After the chapter about Yemen there is an expose on the s.c.`Asir hoard, al-Yamama and al-Hijaz coins and a study on East Africa Islamic numismatics (Shanga, Pemba, Kilwa, Zanzibar, Mogadishu, Mombasa, Lamu and Harar).
The introductory essay is followed by a bibliography and an index of names, titles and dynasties which highly facilitate the usage of the catalogue.
The proper catalogue is in sylloge format with short description of 728 coins on 34 tables. The coins are grouped into 2 sections - Arabia and East Africa.

Arabian coins are listed chronologically within each mint arranged according to the Arabic alphabet, but the mint name is strangely given in English transcription only. East African coins are listed regionally in English alphabetical order. It is obvious that such an arrangement, though practical, has some disadvantages. Moreover the Arabian section should be divided regionally into Yemen and `Asir, `Uman and the rest of the peninsula (al-Hijaz and al-Yamama).
The catalogue contains remarkable, unique or previously unpublished pieces, but many common coins are omitted in both collections, so "not published in SICA" should not, in the future refer to rare coin.
Some published coins are well below the average state of preservation available on the market (e.g. Rasulid dirhams etc.). The coins from s.c. `Asir hoard were partially reattributed in comparison to previous listings and studied according to die links (well done!).
There are a few remarks regarding the catalogue:
# 289: the coin has the same rev. as # 290 (in private collection).
# 308: was published by Lachman in NI Bulletin, p. 156, fig. 1-2 and tentatively attributed to Ahmad b. Hashim, 1266-1267 AH. That of course does not mean that an attribution in SICA could not be the correct one.
# 309: it is not the type published by Lachman in 1990, p.7, # 17 - on that coin (from private coll.) the legend clearly reads al-imam al-Hadi on obv.; on coin # 309 it only reads al-Hadi. This is a different type, and maybe a denomination too, with at least 2 sub-types/variants - either with 4 dots or a circle in the center of the side with the mint name, most probably struck during different reigns or periods. The calligraphy of the coin with the circle is a bit better, so this could be struck in 1256-1259 AH and those with 4 dots in 1265-1266 or 1267-1269 or even 1272-1276 AH by `Ali b. `Abdallah or Ghalib b. Muhammad respectively.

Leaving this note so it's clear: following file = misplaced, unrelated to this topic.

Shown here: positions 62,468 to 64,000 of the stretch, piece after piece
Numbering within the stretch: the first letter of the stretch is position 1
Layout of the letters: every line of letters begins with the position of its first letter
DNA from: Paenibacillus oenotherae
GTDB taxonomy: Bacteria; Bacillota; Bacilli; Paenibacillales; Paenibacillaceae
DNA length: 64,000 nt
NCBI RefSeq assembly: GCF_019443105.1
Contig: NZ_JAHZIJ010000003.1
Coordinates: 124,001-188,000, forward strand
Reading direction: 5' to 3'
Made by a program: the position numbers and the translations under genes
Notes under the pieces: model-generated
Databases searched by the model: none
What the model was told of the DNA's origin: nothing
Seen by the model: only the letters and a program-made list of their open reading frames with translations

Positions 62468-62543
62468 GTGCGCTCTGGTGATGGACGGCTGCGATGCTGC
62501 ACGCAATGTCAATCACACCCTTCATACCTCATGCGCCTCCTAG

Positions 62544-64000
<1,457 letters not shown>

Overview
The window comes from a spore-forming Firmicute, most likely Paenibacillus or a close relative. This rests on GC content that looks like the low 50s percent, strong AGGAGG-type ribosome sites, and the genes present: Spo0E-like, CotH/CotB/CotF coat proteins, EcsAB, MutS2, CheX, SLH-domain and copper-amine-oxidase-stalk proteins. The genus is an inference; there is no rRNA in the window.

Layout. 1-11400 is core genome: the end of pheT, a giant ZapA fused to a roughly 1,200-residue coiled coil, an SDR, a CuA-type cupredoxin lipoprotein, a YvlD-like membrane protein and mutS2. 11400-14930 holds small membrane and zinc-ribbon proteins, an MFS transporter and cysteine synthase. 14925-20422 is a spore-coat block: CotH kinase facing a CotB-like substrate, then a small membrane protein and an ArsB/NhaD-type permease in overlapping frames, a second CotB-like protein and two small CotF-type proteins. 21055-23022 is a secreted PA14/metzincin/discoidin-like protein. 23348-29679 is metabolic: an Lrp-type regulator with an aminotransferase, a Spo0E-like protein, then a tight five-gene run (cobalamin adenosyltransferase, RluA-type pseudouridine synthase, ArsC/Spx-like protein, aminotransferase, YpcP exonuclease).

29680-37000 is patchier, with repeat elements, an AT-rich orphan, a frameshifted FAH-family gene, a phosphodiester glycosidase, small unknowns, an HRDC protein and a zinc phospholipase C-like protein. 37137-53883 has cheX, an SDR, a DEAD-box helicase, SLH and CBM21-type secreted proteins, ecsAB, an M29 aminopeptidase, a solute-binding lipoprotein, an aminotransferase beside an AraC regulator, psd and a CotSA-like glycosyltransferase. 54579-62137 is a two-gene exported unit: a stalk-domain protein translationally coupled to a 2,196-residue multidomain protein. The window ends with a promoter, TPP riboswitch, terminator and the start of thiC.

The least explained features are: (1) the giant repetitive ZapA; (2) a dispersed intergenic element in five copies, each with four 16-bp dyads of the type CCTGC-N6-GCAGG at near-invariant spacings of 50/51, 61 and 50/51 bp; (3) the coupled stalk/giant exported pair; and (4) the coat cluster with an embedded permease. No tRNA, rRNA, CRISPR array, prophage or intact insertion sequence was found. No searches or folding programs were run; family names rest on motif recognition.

# 552: the last word on obverse is probably bi-San`a, so coin could be attributed to this mint place.

The work is masterly written by esteemed specialist in Islamic numismatics is highly recommended to anybody interested in this subject. It certainly give an impetus to further studies of those series, which are still not fully understood and need more research of other public and private collections and cooperation of enthusiasts in this field. Finally, I would like to express my wish and hope that by the time this review is published, the author will be fully recovered from his injury and will continue his work on publishing further volumes of SICA as are planned.


Artuk, I. + Artuk, C.: Istanbul Arkeoloji Muzeleri Teshirdeki Islami Sikkeler Katalogu. Cilt I. Istanbul 1970.
Augst, B.: Inedita razeb umajjovskych a abbasovskych ze sbirky autorovy. (Tab. II). In: Numismaticky sbornik 7, Praha 1962; pp. 61-67 (Russian and French resumes, pp. 68-69; Quelques frappes inedites des Omeyyades et des `Abbassides de ma collection de monnaies).
Bikhazi, R.J.: Coins of al-Yaman 132-569 A.H. In: al-Abhath, vol. XXIII; Nos. 1-4; December, 1970.
Darley-Doran, R.E.: Examples of Islamic Coinage from Yemen. In: Yemen - 3000 Years of Art and Civilisation in Arabia Felix, ed. W. Daum; pp. 182-203. Innsbruck - Frankfurt/Main (published in conjuction with the exhibition at Munchen 1987-1988).
Kubitschek, J.W. + Muller, D.H.: Munzen. In: Sudarabische Alterthumer im Kunsthistorischen Hofmuseum, ed. D.H. Muller; pp. 65-79. Wien 1899.
Lachman, S.: The Coins of the Zaidi Imams of the Period 1224-1265 H/ 1809-1849. In: Spink Numismatic Circular, vol. 98; No. 1 (February 1990); pp. 1-7.
Lachman S.: The Coins of the Zaidi Imams of the Yemen in the 3rd Quarter of the 19th Century. In: Numismatics International Bulletin, vol. 25; No. 7 (July 1990); pp. 149-160.
Nebehay, S.: Muslimische Munzen aus dem Jemen. In: Jemen - Land der Konigin von Saba, ed. A. Janata, pp. 112-145 (Kat. Nr. N 32 - N 51, pp. 145-151). Wien (published for the exhibition 1989-1990).
Smith, G. Rex : List of Governors of the Yemen Resident in San`a`, pp. 53-54 of Chapter 7, The Early and Medieval History of San`a`, ca. 622-953/1515. In: San`a` an Arabian Islamic City, ed. R.B. Serjeant + R. Lewcock; pp. 49-67. London 1983.
Turath Collection Part I. In: Spink in Association with Christie`s Auction 133; Islamic Coins, London 25 May 1999.